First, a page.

Luigi Luca Cavalli-Sforza was among the first to ask whether the genes of modern populations contain a historical record of the human species. Cavalli-Sforza and others have answered this question -- anticipated by Darwin -- with a decisive yes. Genes, Peoples, and Languages is a summation of the author's work over several decades, the goat of which has been nothing less than tracking the past 100,000 years of human evolution.
Cavalli-Sforza raises questions that have serious political, social, and scientific import: When and where did we evolve? How have human societies spread across the continents? How have cultural innovations affected the growth and spread of populations? What is the connection between genes and languages? Always provocative and often astonishing, Cavalli-Sforza explains why there is no genetic basis for racial classification and proposes that a comparison of blood types is a far better means of determining "genetic distance" and explaining linguistic and cultural differences.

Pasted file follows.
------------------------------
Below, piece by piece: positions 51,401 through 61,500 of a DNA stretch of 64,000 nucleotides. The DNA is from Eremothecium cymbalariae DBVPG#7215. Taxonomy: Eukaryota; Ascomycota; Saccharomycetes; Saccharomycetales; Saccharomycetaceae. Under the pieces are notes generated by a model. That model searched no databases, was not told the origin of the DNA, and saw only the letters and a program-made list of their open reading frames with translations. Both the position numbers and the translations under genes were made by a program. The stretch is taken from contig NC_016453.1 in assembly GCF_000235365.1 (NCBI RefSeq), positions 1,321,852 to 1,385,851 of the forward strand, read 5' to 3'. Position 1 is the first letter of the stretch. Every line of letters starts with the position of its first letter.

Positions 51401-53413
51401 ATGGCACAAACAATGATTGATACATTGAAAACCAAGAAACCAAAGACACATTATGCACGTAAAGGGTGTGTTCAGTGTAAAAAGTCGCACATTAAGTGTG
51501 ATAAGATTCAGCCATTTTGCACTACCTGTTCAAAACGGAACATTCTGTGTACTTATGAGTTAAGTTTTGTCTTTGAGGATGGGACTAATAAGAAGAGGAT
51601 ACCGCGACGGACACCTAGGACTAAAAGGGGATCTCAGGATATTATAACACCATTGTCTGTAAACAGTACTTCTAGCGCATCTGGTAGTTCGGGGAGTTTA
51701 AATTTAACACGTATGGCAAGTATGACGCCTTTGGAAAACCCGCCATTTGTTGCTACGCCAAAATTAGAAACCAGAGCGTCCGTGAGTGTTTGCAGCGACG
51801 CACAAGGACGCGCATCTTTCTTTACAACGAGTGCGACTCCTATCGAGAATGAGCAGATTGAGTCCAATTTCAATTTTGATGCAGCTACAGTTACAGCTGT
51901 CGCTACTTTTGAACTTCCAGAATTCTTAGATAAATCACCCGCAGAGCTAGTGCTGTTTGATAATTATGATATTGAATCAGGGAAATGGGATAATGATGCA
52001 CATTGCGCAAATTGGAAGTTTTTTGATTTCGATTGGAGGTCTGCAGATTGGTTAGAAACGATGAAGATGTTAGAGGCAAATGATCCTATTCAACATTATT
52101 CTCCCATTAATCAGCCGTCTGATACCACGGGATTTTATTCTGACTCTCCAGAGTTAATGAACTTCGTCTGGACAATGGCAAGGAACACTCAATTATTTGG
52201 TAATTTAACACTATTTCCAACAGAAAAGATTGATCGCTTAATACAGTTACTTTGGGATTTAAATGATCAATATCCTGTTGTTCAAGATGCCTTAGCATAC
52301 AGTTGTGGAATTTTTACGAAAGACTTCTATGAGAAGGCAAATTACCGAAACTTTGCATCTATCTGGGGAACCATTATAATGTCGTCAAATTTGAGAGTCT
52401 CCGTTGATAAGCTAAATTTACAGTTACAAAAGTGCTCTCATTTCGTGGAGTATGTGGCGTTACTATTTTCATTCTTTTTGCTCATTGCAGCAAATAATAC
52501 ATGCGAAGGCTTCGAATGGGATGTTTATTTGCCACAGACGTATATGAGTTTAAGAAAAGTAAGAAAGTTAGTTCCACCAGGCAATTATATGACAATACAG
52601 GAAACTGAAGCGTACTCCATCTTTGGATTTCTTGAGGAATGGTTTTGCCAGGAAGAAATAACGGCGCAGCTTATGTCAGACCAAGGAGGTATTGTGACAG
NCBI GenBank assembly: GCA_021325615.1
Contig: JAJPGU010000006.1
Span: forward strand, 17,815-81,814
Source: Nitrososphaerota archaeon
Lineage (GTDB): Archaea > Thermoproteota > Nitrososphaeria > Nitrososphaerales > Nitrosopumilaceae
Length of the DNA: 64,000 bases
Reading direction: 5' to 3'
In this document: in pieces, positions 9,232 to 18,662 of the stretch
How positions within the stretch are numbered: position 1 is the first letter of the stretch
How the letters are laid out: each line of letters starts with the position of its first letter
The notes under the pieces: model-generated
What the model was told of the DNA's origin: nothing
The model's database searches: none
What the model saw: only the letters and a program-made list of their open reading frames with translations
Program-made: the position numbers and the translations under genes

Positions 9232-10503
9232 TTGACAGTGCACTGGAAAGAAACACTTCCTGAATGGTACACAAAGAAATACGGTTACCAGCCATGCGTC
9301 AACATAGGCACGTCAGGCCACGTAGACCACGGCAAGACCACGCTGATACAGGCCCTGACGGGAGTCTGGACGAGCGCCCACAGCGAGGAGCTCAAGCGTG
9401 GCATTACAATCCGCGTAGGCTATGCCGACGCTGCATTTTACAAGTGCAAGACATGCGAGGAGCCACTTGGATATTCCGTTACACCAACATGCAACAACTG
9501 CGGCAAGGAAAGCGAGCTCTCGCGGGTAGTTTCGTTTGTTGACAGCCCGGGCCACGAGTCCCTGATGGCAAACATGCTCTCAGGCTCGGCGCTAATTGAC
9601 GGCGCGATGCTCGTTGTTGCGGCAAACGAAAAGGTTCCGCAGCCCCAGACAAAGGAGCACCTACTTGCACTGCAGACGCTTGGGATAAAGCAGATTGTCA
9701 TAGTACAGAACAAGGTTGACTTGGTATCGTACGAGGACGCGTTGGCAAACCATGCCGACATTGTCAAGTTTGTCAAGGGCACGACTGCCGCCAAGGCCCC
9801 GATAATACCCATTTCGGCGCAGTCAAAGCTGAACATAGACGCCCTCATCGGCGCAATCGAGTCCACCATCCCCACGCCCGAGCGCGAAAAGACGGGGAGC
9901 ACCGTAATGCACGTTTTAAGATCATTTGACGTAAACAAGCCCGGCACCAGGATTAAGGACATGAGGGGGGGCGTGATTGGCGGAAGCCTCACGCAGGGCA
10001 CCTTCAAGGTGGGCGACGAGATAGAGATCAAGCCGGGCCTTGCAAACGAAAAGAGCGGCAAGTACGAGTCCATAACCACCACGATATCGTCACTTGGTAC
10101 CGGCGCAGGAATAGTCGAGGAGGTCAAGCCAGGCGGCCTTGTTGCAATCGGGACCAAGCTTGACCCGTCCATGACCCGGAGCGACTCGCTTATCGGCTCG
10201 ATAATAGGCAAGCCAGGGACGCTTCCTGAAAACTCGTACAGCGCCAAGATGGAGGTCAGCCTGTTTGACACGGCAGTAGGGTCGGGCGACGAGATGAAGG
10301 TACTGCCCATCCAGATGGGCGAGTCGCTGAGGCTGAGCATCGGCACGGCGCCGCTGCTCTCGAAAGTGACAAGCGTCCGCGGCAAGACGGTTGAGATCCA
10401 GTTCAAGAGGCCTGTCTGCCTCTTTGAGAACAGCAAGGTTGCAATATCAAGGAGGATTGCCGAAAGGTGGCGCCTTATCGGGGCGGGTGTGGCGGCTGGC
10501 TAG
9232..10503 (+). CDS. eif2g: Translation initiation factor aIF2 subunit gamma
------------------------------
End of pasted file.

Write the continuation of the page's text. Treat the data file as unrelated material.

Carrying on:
A panoramic tour of the major discoveries in genetic anthropology, Genes, Peoples, and Languages gives us a rare firsthand account of some of the most significant scientific work of recent years. Enthralling, profound, and lively, this is popular science writing at its best.